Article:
People have become so incredibly dependent upon their phones that they have become appendages. The cell phone is almost always on or near our person: in our hands, in our pockets, or in our bags. Cell phones have replaced other items, including the alarm clock, the calendar, and even the computer.
This dependency on the cell phone, however, poses risks, particularly in vehicles. Many become distracted by their phone because of all of its features and because of incoming communication. Distracted driving has come into second place as the leading cause of motor vehicle fatalities.
Although British Columbia banned the use of any type of personal electronic device while driving in 2010, cell phones still appear in vehicles and people are still being charged with distracted driving.
The Cell Phone Habit
In 2016, Samuel Austin Bainbridge was driving his car on Enterprise Way in Kelowna when he was pulled over by police who saw the phone in his hand. Bainbridge was fined over $300 for using a personal electronic device while driving, but in January 2018, Bainbridge disputed the fine and claimed he was not actually using it. He was only holding it out of habit.
Although the police officers who pulled him over corroborated this fact, it still did not change the fact that the cell phone was occupying one of his hands and could prevent him from reacting appropriately should an accident occur. To make matters worse, Bainbridge was holding his phone and wallet in his hand.
Unfortunately for Bainbridge, the Motor Vehicles Act defines the use of personal electronic devices while driving as “holding the device in a position in which it may be used.” Bainbridge was ordered by the judge to pay the fine.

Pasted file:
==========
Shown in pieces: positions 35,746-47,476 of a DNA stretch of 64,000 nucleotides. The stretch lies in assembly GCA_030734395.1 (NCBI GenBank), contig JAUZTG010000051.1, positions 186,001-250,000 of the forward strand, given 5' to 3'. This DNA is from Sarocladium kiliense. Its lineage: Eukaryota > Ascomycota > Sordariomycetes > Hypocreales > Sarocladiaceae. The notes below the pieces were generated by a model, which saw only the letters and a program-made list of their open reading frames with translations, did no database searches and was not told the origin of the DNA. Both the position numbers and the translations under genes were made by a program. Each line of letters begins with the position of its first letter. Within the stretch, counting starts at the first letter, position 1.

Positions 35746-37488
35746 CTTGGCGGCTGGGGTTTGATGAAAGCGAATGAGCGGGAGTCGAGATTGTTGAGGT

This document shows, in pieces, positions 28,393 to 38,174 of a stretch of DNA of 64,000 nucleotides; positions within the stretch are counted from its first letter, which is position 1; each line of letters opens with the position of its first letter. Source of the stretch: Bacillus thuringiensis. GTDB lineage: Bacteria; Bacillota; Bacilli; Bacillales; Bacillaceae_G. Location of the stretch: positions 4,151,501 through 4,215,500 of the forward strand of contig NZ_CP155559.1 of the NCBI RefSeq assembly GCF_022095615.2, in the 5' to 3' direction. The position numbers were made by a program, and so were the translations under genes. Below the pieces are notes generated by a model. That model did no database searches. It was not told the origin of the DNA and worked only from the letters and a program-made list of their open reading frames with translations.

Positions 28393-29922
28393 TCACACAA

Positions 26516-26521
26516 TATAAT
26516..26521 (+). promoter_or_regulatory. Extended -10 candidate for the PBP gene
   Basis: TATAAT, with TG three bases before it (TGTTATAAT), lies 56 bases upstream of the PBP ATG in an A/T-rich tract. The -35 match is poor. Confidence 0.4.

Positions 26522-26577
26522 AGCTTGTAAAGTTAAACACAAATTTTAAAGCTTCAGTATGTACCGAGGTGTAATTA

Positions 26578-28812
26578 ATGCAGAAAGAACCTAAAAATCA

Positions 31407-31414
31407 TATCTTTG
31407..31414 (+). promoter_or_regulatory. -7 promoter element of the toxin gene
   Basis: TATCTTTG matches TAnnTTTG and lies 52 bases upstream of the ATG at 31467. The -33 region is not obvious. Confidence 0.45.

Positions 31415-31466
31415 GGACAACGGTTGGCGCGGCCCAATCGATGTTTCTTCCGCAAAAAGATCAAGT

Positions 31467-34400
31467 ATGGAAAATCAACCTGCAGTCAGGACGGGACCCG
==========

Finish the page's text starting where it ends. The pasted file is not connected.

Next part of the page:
Since March 2016, the Insurance Corporation of British Columbia (ICBC) has been promoting safety measures against and awareness of distracted driving. According to the ICBC, people are five times more likely to have an accident because they’re on their phone. Drivers are also charged for distracted driving when they’re using their phone at a red light, in slow traffic, or stopped at a stop sign.
The ICBC encourages the use of hands-free devices if drivers must make a call, but the device must be in a fixed location and be activated or deactivated with the press of one button. The shorter the call is, the better. On the other hand, if drivers have a Learner’s or Novice license, they are not permitted to use any personal electronic device while driving even if it is a hands-free device.
At Jaswal & Kreuger, we handle many types of driving offences, including impaired driving, to protect you from encountering severe consequences, such as damage to your driving record, loss of license, fines, as well as arrests. If you need an experienced lawyer in Northern British Columbia, contact us today.